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Independence is dú lì zì zhǔ (独立自主)

One of the first Chinese concepts I learnt in China is “dú lì 独立” or “being independent”.

I was then a mother of a 3 year old child. His preschool teacher assured me that it’s OK for my child to get on a school bus all on his own.

Can you believe that I actually let a 3 year old toddler ride a bus to his preschool, which was about 20 minutes away?

Of course, that was about five years ago…

Also, it was a good preschool with good teachers and a good security system.

Now? I would either enroll my daughter in a preschool that’s within 10 minutes walking distance or fetch her to a further preschool myself.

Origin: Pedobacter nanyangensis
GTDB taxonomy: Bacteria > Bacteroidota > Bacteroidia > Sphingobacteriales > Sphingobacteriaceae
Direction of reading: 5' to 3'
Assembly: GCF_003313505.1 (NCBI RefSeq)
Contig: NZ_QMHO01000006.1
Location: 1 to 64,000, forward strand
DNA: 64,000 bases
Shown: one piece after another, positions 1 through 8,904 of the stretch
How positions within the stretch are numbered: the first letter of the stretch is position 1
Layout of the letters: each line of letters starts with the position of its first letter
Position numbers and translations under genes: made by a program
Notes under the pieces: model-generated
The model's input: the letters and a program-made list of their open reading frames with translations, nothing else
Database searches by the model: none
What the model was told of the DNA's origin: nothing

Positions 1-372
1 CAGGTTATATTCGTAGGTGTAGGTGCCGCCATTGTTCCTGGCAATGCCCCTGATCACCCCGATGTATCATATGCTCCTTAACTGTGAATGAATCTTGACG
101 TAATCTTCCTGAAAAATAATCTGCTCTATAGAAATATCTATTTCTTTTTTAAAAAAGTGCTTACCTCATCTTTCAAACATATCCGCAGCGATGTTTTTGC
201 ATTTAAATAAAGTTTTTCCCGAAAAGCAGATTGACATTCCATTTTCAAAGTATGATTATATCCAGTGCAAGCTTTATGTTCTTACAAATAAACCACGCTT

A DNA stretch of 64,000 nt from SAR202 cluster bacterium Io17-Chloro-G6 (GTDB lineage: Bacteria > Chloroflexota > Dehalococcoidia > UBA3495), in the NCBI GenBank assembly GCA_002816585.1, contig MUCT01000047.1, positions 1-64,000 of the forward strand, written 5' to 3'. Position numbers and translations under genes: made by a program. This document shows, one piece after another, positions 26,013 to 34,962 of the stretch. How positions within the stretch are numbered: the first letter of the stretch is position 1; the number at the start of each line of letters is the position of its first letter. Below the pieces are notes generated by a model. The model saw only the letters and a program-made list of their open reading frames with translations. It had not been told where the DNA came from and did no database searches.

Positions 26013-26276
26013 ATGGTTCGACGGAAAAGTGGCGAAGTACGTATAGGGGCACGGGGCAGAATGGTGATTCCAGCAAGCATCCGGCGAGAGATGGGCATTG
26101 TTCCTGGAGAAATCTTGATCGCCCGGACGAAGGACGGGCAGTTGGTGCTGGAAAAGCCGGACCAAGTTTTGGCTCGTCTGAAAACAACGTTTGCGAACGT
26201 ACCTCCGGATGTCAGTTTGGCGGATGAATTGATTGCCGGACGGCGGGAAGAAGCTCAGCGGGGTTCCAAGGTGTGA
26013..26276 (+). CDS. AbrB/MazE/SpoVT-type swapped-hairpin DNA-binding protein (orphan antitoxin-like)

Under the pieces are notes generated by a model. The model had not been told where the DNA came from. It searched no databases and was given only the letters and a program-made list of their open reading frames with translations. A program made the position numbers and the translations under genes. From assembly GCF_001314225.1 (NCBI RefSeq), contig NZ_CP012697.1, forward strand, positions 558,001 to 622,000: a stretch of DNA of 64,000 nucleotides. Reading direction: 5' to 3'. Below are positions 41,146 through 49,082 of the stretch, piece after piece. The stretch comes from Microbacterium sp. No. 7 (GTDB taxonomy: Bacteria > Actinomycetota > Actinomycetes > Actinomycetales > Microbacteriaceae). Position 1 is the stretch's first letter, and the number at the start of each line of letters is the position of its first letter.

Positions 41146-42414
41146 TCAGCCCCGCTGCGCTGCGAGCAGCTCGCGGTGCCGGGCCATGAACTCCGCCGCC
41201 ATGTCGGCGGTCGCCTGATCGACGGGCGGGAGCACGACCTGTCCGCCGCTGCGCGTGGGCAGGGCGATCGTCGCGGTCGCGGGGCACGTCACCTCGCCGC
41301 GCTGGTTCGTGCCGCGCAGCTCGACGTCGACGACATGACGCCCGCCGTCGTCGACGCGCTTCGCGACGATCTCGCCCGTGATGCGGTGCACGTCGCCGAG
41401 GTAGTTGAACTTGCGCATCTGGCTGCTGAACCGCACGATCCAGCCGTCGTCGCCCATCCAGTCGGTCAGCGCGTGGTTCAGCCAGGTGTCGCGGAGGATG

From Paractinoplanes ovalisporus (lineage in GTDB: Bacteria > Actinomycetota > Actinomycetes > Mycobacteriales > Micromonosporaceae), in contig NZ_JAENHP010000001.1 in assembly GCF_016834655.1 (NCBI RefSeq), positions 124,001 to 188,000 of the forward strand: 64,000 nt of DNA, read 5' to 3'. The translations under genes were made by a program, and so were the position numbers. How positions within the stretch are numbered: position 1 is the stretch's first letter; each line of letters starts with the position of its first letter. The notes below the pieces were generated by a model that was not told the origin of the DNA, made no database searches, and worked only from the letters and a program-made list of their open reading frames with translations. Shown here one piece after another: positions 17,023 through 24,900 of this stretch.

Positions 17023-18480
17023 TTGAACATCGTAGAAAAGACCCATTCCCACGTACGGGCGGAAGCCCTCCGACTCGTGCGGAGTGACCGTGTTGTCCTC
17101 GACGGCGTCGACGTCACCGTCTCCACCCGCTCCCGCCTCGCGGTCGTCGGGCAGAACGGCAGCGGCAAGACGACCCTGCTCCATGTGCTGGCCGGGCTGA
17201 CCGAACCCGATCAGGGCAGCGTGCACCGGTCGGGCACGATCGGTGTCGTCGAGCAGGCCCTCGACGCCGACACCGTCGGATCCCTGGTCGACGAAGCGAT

I want her to be independent but I also want her to be safe and sound.

At both preschools, the kiddos were shown how to:

i) take their food and drink from a common table

ii) feed themselves and finish their food 🙂

iii) return the crockery and cutlery to clearly-labeled bins (so Montessori!)

iv) wash their hands and wipe their faces with a wet towel

v) make their own beds after nap time

Elementary school

Many Chinese school children attend school for the whole day and some also board at a school hostel but they are allowed to go home for the weekends.

I have spoken to a few mothers about this and to them, it’s all a natural part of growing up in China.

College kids?

I had the opportunity to teach a class of business students and boy, were they a whole lot of fun!

Boisterous, cheeky and creative, they were a joy to teach!

What was fascinating is that their parents actually give them a sum of money to invest – either start a new business, buy shares and stocks etc.

I learned so much from them and am humbled by the fact that they were dealing in thousands of US dollars on a daily basis. Serious business.

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